11. The commission paid for purchase of jets and submarines to two private companies Perimeker Sdn Bhd and IMT Defence Sdn Bhd amounted to RM910 million.
12. RM 100 million on renovation of Parliament building and leaks
13. National Astronaut Programme – RM 40 million
14. National Service Training Programme – yearly an estimate of RM 500 million
15. Eye on Malaysia – RM 30 million and another RM5.7 million of free ticket
16. RM 4.63 billion, ’soft-loan’ to PKFZ
17. RM 2.4 million on indelible ink
18. RM32 million timber export kickbacks involving companies connected to Sarawak Chief Minister and his family.
19. Two bailouts of Malaysia Airline System RM7.9 billion
20. Putra transport system, which cost RM4.486 billion
21. STAR-LRT bailout costing RM3.256 billion
22. National Sewerage System costing RM192.54 million
23. Seremban-Port Dickson Highway costing RM142 million
24. Kuching Prison costing RM135 million
25. Kajian Makanan dan Gunaan Orang Islam costing RM8.3 million.
26. Le Tour de Langkawi costing RM 3.5 Million
27. Wholesale distribution of tens of millions of shares in Bursa Malaysia under guise of NEP to cronies, children and relatives of BN leaders and Ministers worth billions of ringgits.
28. APs scandal had been going on year-after-year going back for more than three decades, involving a total mind-boggling sum of tens of billions of ringgits
29. Alienation of tens of thousands of hectares of commercial lands and forestry concessions to children and relatives of BN leaders and Ministers worth tens of billions of ringgits.
30. Travel around Malaysia and see for yourself how many white elephants like majestic arches, roads paved with fanciful bricks, designer lamp posts, clock towers, Municipal Council buildings that looks more like Istanas, extravagant places of worship, refurbishment of residences of VIPs, abandoned or under-utilised government sports complexes and buildings, etc! Combined they could easily amount to the hundreds of billions of ringgits!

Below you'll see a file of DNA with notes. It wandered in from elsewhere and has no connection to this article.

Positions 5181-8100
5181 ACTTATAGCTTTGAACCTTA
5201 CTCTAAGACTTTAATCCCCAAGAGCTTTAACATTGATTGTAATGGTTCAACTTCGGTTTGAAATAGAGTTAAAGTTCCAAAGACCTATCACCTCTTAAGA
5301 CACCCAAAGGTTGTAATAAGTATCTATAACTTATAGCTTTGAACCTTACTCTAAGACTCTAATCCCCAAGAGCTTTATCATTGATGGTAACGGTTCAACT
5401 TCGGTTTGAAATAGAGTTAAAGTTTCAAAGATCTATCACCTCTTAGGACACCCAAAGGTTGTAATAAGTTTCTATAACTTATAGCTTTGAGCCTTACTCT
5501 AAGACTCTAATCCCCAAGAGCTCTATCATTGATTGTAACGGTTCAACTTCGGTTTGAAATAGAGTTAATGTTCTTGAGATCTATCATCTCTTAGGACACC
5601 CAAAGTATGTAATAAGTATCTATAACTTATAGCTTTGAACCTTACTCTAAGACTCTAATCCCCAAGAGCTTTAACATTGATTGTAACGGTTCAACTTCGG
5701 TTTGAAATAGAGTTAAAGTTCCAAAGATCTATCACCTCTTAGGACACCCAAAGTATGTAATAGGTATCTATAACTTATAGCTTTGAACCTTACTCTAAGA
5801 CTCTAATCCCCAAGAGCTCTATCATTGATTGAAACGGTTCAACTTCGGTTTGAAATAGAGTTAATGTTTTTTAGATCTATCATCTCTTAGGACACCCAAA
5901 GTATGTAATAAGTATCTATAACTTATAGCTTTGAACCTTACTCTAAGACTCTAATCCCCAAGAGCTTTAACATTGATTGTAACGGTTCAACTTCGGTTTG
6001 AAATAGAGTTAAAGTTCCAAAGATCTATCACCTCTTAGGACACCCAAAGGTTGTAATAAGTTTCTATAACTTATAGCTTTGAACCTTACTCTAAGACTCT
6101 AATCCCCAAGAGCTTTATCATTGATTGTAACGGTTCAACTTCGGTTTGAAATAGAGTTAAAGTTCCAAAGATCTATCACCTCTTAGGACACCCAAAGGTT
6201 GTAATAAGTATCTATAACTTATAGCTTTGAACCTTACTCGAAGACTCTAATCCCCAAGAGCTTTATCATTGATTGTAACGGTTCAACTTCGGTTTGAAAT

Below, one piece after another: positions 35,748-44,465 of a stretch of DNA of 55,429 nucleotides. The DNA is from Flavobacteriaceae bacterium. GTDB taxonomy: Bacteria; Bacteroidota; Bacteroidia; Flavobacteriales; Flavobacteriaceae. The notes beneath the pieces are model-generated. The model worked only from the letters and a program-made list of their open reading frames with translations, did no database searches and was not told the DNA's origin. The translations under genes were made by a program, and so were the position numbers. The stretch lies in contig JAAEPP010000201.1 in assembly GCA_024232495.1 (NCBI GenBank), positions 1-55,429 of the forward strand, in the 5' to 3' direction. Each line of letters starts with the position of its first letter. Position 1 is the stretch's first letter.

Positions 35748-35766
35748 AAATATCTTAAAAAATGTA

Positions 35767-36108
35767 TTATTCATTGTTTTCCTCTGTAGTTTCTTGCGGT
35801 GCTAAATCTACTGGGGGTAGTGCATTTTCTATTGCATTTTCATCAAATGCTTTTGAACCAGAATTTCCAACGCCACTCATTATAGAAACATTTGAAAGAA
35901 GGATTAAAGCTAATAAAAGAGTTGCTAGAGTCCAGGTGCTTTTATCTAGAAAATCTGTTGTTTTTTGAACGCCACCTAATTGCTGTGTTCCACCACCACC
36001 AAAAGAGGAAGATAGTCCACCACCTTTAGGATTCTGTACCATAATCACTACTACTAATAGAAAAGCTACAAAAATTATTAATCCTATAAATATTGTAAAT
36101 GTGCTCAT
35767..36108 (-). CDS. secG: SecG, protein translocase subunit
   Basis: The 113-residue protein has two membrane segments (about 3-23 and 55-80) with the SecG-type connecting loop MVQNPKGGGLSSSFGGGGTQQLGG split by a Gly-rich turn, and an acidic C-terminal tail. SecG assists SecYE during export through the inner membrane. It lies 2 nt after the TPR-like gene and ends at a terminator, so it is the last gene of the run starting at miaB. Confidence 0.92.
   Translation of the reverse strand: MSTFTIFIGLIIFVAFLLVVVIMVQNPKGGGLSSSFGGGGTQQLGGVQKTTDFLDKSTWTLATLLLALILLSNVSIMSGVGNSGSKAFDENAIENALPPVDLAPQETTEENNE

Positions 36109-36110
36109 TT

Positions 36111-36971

31. Wastages and forward trading of Petronas oil in the 1990s based on the low price of oil then. Since the accounts of Petronas are for the eyes of Prime Minister only, we have absolutely no idea of the amount. Whatever amount, you bet it is COLLOSSAL!
There are many more scandals unexposed to the Malaysian general public. The UMNO BN government has not learnt any lessons and continues to spend as though they are born to rule this country. The recent 250 million sharizat NFC scam is another case where money was given just to spend the way sharizat and her family wants. No proper procedure and dateline to repay back?
Despite all these scandals and wastages, Indians in Malaysia are denied even basic rights. Therefore, is this the government that we want to leave behind for our children and grandchildren? Register as voters and act now. it’s now or never.
Senator S. Ramakrishnan
27/3/2012From the desk of Senator S Ramakrishnan comment below, or link to this permanent URL from your own site.